The Dog Stars Humanizes the Apocalypse

By Peter Heller
Knopf, 2012, ISBN: 978-0307959942
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If you’re a fan of Cormac McCarthy’s post-apocalyptic The Road, you’re likely to enjoy Peter Heller’s The Dog Stars. Like McCarthy, Heller sets his novel in the near future, just a few years after the world has gone horribly wrong. In this case, a flu-like pandemic has wiped out much of the world’s population—think the Doomsday scenarios associated with outbreaks such as SARS, AIDS, swine flu, and the West Nile virus. Entire cities die, governments collapse, most wildlife is extinct or endangered, and the law of the jungle prevails. Heller isn’t likely to be elected a future president of the Optimists Society. In his bleak world, survivors do not bond or cooperate; the world degenerates into vicious tribalism. The astute thing to do is kill anyone entering your compound rather than risk that that person is a disease carrier. Moreover, in this Malthusian nightmare in which resources of all sort are dwindling, chances are better that a wayward visitor is part of a murderous gang seeking to capture one’s food and supplies. Or so our protagonist, Hig, is told repeatedly by camo-wearing Bangley, the crusty old coot with whom he shares a fortified compound on the edge of an airport that once served a slice of Colorado Yuppie suburbia.

Bangley knows weaponry like the back of his hand and he’s handy with all manner of tools and machines. He might be a crafty survivalist, a psycho, or a hybrid of both, but if there’s such a thing as an apocalyptic Odd Couple, he and Hig are it. Hig has the heart of a tragic poet. He is haunted by his wife’s death some nine years earlier and yearns for the days in which he fished trout from Colorado streams. There are just two things that keep him going, the companionship of his ageing dog Jasper, and at least ten-years’ worth of usable aero gas for the Cessena he uses to get forage for supplies and search for something, anything, else that might be within a tank full’s range. In fact, he and Jasper take periodic hikes into the mountains, just to smell the pines, shoot the occasional deer, and fish for about all that’s left in the rivers: bottom-dwelling suckers.  Bangley thinks he’s a damned fool, and he might be right.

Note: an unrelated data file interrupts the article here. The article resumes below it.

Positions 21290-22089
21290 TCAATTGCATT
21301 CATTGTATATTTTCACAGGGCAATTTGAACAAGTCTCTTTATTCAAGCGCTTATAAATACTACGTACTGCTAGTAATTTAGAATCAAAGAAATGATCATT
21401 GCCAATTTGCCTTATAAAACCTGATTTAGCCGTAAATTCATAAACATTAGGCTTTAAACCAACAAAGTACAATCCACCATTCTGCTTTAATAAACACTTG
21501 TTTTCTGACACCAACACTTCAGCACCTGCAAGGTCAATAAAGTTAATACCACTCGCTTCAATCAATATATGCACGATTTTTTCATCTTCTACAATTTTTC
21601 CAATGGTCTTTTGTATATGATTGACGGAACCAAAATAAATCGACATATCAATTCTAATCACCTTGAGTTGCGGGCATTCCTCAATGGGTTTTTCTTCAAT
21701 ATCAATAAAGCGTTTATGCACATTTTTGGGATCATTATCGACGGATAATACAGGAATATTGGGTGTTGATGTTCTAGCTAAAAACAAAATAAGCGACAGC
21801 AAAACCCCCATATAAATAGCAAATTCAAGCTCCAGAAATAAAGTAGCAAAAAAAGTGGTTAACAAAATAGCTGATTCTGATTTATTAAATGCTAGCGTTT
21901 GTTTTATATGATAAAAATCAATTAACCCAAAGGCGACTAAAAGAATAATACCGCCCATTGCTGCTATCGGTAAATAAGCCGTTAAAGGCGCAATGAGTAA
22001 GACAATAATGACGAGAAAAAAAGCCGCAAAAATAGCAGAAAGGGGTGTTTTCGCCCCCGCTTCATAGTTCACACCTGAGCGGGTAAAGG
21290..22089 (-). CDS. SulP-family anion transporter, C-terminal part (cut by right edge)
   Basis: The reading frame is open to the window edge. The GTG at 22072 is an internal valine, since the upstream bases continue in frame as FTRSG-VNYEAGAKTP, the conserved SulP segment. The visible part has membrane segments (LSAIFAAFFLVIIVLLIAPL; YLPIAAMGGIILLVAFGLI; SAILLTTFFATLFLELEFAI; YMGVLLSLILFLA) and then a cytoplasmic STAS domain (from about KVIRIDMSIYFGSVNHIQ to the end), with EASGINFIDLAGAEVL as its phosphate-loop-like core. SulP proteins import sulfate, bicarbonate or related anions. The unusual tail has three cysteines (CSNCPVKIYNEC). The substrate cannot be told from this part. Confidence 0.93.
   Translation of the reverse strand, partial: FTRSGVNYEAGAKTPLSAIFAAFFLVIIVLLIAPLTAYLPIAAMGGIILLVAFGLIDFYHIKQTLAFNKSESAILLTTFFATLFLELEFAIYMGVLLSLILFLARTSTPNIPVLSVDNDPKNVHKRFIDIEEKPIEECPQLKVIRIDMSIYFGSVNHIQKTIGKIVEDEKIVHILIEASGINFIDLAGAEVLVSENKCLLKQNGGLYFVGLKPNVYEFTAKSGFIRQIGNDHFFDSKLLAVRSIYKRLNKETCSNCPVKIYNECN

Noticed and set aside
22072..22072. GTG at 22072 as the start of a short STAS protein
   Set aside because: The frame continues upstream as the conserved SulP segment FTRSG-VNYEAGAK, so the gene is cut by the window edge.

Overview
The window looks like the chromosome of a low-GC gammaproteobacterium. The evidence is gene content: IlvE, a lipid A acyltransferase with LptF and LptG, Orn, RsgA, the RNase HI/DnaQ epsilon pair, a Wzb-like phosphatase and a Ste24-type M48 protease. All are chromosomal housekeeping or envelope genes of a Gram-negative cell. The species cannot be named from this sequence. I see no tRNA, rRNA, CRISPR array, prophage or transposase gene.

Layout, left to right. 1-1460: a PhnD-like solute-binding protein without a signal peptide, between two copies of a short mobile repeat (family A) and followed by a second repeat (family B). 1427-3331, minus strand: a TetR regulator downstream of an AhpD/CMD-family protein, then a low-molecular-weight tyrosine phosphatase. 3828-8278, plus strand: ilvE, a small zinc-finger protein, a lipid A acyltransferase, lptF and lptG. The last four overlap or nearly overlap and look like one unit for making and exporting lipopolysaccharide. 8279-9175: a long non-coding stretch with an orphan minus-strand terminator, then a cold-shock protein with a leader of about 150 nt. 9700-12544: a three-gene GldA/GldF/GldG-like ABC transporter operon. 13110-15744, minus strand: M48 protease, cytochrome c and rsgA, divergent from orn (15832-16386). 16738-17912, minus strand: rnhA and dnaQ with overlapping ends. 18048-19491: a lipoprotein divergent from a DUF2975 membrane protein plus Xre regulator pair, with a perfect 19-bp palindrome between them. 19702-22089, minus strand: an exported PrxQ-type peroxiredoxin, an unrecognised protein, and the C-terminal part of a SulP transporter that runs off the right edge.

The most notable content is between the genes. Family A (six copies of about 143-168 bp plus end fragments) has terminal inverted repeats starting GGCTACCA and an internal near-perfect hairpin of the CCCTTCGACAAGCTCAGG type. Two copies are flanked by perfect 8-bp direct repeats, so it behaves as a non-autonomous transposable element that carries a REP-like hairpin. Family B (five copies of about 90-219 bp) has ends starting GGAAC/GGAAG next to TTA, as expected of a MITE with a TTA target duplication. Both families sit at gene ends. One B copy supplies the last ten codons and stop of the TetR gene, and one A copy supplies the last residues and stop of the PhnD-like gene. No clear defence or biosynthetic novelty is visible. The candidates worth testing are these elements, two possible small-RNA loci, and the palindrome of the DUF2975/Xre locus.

This is a novel about isolation, loneliness, and the nature of humanity. What is it that makes us human? Bangley thinks it’s a full stomach and a secure perimeter, but Hig is pretty sure that humans need something beyond the mere gratification of physical needs. We pretty much know from the outset that the Cessena is the book’s Chekov’s gun, and that Hig will eventually head out to see if he can rediscover his own humanity. Some of the ensuing adventures are terrifying, some deeply affecting, others highly improbable, and a few a bit hackneyed. But it’s hard to escape thinking about the question that occupies Hig: If life were reduced to its bare rudiments, what would any one of us need to differentiate ourselves from a dog or a trout?

Do I make this book sound a bit like The Road collided with A River Runs Through It? That wouldn’t be entirely inaccurate, but The Dog Stars has enough original spark to make it more than a derivative mash-up. For a post-apocalyptic novel whose title riffs off a star constellation, Jasper, the heavens, and flight (of various sorts) it also contains–dare I say it?–a lot of humanity. –Rob Weir

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